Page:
Work produced in Phase II may become classified. Note: The prospective contractor(s) must be U.S. Owned and Operated with no Foreign Influence as defined by DOD 5220.22-M, National Industrial Security Program Operating Manual, unless acceptable mitigating procedures can and have been implemented and approved by the Defense Security Service (DSS). The selected contractor and/or subcontractor must be able to acquire and maintain a secret level facility and Personnel Security Clearances, in order to perform on advanced phases of this contract as set forth by DSS and NAVSEA in order to gain access to classified information pertaining to the national defense of the United States and its allies; this will be an inherent requirement. The selected company will be required to safeguard classified material IAW DoD 5220.22-M during the advance phases of this contract.

PHASE I: Develop a concept for a virtual assistant tool for combat system console operators. The concept will describe the improvements and efficiency of the tool and show it provides recommended actions using AI. Feasibility will be established by modeling and analysis and through evaluation of estimated human performance improvements as described in the description. The Phase I Option, if awarded, will include the initial design specifications and capabilities description to build a prototype in Phase II. Develop a Phase II plan.

PHASE II: Based upon the results of Phase I and the Phase II Statement of Work (SOW), design, develop, and deliver a prototype virtual assistant tool. The prototype will demonstrate the capability to perform all parameters described in the description after implementation and integration into the combat system environment. The demonstration will take place at a Land-Based Test Site (LBTS), which represents an AEGIS Baseline 9 or newer combat system environment.  Prepare a Phase III development plan to transition the technology for Navy combat system and potential commercial use.

It is probable that the work under this effort will be classified under Phase II (see Description section for details).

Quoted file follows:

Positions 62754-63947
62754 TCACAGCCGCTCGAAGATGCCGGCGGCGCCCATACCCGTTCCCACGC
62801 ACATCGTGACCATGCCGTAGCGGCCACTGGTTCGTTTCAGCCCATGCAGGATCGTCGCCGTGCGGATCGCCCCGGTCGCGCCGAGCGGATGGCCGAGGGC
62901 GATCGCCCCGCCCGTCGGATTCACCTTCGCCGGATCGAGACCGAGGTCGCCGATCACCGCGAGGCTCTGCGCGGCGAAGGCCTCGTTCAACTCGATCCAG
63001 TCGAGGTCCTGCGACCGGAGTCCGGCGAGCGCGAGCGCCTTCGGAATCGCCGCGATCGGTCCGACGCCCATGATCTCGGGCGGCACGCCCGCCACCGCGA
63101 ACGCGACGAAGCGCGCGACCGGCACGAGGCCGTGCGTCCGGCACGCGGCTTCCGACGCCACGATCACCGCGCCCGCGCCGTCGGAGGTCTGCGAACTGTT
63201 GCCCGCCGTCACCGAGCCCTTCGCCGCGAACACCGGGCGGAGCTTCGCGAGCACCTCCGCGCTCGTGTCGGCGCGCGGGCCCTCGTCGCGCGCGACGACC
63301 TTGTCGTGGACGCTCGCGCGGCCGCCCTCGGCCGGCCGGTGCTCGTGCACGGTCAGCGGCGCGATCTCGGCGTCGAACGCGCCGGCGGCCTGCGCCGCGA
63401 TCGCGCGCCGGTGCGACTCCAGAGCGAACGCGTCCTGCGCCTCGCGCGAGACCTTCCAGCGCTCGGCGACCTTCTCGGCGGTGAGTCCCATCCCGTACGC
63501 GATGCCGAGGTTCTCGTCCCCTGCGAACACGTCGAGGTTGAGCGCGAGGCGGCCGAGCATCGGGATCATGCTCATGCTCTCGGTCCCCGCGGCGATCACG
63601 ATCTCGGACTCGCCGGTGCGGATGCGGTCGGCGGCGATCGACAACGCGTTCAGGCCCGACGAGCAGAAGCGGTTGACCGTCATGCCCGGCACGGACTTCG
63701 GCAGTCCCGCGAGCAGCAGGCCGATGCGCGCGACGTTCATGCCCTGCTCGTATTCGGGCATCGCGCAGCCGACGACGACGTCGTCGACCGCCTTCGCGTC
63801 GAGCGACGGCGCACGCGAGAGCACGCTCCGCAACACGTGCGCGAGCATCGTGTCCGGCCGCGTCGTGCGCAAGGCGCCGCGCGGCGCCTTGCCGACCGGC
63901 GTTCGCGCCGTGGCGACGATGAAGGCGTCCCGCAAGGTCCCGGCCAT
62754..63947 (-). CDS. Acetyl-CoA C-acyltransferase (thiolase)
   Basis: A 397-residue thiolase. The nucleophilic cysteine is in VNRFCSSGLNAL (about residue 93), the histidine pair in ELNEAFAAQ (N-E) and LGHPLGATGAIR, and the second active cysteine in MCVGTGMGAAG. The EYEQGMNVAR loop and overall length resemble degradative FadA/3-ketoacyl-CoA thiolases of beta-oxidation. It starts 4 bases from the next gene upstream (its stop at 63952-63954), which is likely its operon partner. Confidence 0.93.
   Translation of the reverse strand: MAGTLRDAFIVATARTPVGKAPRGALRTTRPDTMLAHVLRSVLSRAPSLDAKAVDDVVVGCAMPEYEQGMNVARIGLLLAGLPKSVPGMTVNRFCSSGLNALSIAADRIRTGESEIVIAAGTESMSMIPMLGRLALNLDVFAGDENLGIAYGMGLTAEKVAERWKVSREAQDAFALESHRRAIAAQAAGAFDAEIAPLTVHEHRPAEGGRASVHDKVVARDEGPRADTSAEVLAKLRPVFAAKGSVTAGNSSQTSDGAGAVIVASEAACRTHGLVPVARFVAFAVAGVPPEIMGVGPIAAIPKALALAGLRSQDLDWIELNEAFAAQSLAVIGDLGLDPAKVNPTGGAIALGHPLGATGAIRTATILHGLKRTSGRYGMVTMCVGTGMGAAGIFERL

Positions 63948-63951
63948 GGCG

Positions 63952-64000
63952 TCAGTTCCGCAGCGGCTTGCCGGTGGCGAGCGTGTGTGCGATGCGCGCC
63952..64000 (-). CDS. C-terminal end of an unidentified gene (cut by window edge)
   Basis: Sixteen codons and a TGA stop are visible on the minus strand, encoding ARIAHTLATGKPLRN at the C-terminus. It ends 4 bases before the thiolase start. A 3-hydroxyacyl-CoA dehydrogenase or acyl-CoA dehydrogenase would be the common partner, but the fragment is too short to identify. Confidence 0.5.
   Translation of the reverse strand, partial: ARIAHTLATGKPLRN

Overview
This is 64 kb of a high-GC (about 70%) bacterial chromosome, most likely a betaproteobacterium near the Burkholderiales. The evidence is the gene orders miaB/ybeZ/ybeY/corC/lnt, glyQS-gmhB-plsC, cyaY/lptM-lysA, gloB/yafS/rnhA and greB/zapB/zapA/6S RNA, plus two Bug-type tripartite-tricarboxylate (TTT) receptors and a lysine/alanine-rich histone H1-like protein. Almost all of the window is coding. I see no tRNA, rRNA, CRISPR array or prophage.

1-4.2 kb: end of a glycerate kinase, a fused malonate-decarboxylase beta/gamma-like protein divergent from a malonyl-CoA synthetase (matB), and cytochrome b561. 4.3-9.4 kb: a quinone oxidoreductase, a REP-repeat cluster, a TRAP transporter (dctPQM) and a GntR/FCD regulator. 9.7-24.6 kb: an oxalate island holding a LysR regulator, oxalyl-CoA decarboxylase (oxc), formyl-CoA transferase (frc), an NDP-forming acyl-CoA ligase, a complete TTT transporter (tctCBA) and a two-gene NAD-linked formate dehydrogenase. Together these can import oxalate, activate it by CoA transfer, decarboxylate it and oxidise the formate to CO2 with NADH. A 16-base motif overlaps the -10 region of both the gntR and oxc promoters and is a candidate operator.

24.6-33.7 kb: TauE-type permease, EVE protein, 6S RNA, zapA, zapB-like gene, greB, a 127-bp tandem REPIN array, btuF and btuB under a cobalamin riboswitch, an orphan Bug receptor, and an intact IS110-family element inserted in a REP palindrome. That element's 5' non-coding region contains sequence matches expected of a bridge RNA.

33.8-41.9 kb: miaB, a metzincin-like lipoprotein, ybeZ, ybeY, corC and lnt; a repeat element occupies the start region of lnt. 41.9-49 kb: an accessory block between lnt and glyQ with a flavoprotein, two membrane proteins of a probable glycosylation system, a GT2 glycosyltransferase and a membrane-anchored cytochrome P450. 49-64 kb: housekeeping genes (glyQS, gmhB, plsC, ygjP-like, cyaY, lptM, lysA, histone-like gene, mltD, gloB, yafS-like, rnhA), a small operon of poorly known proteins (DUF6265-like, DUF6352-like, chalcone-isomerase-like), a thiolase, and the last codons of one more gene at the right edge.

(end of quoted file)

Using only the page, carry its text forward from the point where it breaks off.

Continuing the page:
PHASE III DUAL USE APPLICATIONS: Support the Government in transitioning the virtual assistant tool for Navy use. Implementation will be a fully functional tool incorporated into the AEGIS combat system baseline modernization process.  This will consist of integrating into a baselines definition, validation testing, and combat system certification.

The potential commercial applications for this technology include Automated Air Traffic Control, Public Highway traffic management, Emergency traffic management and evacuation planning, and Unmanned/Assisted Vehicle control.


1. Vasudevan, Vijay. “Tensorflow: A system for Large-Scale Machine Learning.” Usenix Associaton. 2 November 2016. USENIX OSDI 2016 Conference.  2 November 2016.

2. Vasudevan, Vijay. “TensorFlow: Large-Scale Machine Learning on Heterogeneous Distributed Systems.” Usenix Association.  2016.  8 March 2017.

3. Schmidhuber, Jürgen. “Deep Learning in Neural Networks: An Overview.” Science Direct. 9 March 2014. Vol 61, Neural Networks Journal.  Jan 2016.

4. Schmidt, Douglas. “A Naval Perspective on Open-Systems Architecture.”  SEI Blog. 11 July 2016. Software Engineering Institute, Carnegie Mellon University. 27 March 2017.

KEYWORDS: Artificial Intelligence; Console Operator Virtual Assistant; Deep Learning; AEGIS Console Operator Overload; Learned Behavioral Patterns; Large-scale Saturation Raids.